Castro also tortured Berry and DeJesus psychologically by making them watch TV reports on their disappearance and hanging their "missing" posters on their cells, while Knight was taunted about how she wasn't being searched. At one point, he made Knight dig a grave in the backyard and tried to strangle her, but he couldn't bring himself to do it.
"The bottom line is, I am a sexual predator who needs help but I don't bother to get it."
In 2005, the FBI released a sketch and description of a suspect in DeJesus' disappearance, identifying him as male, Latino, aged 25 to 35 years old, 5'10", and 165 to 185 pounds, with green eyes, a goatee, and possibly a pencil-thin beard. Castro was actually 45 at the time, 5'7", and had brown eyes.
Experts rejected Castro's claim that he committed the crimes because he was sick. Jim Van Allen, the former director of the Ontario criminal profiling unit, described Castro as a sexual sadist and likened him to Paul Bernardo. To Mary Ellen O'Toole, Castro was a typical psychopath. He was very arrogant, had no empathy or remorse, and was incapable of taking responsibility for his own actions, yet he appeared to live a normal life from the outside. An unnamed prison psychiatrist diagnosed him with "Narcissistic Personality Disorder with Antisocial Features", but also noted that Castro had a "somewhat fragile self-esteem".
- Unspecified dates:
- 1981-1994: Grimilda "Nilda" Figueroa (his common-law wife; imprisoned and battered repeatedly; died of a brain tumor derived from the abuse on April 25, 2012)
- 1992: Arlene Castro (his then-unborn daughter; attempted to miscarry through violence)
- 1994: Unnamed neighbor (threatened with a shovel and stole some of his materials)
- May 16, 1996: Fernando Colon, 31 (Figueroa's second common-law husband; attempted to run him over with his car)
- 2002-2004: Three women abducted and raped repeatedly, all were rescued on May 6, 2013:
- August 22, 2002: Michelle Knight, 21 (attempted to strangle; left partially blind and deaf from abuse)
- April 21, 2003: Amanda Marie Berry, 16
- April 2, 2004: Georgina "Gina" Lynn DeJesus, 14 (was not impregnated)
In addition, Castro told Knight that there had been "others" before she was imprisoned, and he showed her a female name written on a wall under the word "RIP"; the name was never released by law enforcement. However, Police found no evidence that a fourth abduction victim had been held in the house, let alone murdered. While Castro was still unidentified, the FBI had also considered likely that Berry and DeJesus's case was related to Ashley Summers, a 14-year-old girl who disappeared in the same area in 2007, but Castro and all three abductees denied any relation to her case.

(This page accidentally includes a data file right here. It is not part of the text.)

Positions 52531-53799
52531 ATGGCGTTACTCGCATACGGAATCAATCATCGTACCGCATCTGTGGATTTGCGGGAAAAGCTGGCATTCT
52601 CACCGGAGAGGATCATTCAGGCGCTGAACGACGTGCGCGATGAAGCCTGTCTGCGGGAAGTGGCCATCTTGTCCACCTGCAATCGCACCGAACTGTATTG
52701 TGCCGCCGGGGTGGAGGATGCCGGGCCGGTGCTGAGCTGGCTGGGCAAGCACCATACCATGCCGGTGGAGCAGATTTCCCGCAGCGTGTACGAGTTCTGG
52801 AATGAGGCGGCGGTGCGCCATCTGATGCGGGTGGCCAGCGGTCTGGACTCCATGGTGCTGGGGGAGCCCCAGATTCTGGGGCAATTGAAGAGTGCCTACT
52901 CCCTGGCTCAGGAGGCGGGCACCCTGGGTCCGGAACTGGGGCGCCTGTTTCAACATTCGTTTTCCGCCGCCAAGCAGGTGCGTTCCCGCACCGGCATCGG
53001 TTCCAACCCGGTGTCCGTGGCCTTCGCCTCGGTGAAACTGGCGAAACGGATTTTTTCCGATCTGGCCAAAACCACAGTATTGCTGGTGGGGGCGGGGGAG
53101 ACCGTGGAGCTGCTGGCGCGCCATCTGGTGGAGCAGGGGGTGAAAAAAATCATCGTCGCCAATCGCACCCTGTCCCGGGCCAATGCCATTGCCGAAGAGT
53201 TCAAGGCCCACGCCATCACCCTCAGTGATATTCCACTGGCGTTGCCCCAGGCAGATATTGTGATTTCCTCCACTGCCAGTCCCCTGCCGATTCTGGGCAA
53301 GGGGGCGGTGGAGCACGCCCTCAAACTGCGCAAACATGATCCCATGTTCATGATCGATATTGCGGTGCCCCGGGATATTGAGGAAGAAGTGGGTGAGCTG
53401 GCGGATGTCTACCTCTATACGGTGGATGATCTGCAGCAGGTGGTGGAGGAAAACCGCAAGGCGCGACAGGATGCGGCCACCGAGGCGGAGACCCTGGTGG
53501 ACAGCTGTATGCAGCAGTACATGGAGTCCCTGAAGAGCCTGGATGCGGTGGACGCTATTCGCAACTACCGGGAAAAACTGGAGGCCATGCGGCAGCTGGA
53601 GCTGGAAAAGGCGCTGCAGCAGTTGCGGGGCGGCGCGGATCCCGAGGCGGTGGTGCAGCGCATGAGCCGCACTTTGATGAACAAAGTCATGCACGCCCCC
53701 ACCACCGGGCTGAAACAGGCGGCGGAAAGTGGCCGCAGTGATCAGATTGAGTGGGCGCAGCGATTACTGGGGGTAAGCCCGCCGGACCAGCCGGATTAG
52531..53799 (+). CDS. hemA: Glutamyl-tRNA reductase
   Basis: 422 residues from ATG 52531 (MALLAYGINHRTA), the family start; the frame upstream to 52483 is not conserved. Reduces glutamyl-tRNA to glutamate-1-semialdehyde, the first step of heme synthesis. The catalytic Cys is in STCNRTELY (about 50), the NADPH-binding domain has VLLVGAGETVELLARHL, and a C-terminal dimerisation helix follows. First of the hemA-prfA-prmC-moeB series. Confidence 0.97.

- The BAU was consulted during the investigation of DeJesus's disappearance.
On Criminal Minds
- Season Five
- "Cradle to Grave" - While not directly mentioned or referenced (as his crimes had not been discovered by the time the episode aired), Castro is very similar to the episode's main unsub, Robert Reimann - Both were serial rapists and abductors who abducted and held a certain number of victims captive in the basement of a home, impregnated one of them, forced the other victim(s) to assist in the childbirth, and raised the children afterward as captives themselves.
- Season Ten
- "Boxed In" - Castro's crimes were mentioned as an example of abductors who didn't need a lot of space to keep his victims imprisoned for a long time, and held said victims captive in an urban area while escaping suspicion from law enforcement for a long time. He also has some loose similarities to the episode's unsub John David Bidwell - Both were abductors who were abused as children, had a previous compulsion to imprison a female family member (Bidwell's sister and Castro's common-law wife), were set off by the abandonment of their longtime partners, and abducted three victims in three consecutive years (though Bidwell kept one victim at a time while Castro held all three victims at once). These victims were kept in a makeshift cell with a plastic bin to use as a toilet. Also, in both cases, the abductions of their first victims were the less planned; these victims received the most brutal treatment, and were left with lasting injuries derived from their imprisonment.
- Season Eleven
- "Hostage" - Castro was mentioned again and compared to the episode's unsub, Michael Clark Thompson - Both were serial rapists, abductors, and killers who abducted three females (one of which was named Gina) and held them captive in a home basement for the span of around a decade, during which time they physically and sexually abused them. One of their victims suffered at least one miscarriage, while another of their victims gave birth to at least one baby who was also held captive. Their crimes were eventually uncovered when one of the victims managed to escape, which led to the rescue of the other victims and the arrest of both abductors.
- Wikipedia's article on Castro and the abductions
- The Lost Girls: The True Story of the Cleveland Abductions and the Incredible Rescue of Michelle Knight, Amanda Berry, and Gina DeJesus (2015)
- Hope: A Memoir of Survival in Cleveland (2015)
- Finding Me: A decade of darkness, a life reclaimed (2015)
- ABC News article on Castro's domestic abuse
- CBC News article about experts rejecting Castro's testimony
- ↑ Castro was present while his daughters gave their statement to police, despite having no custody over them, and picked them by force when they tried to run away days before the trial. They slept in Castro's home the night before, while the three prisoners were chained inside Castro's van in the garage.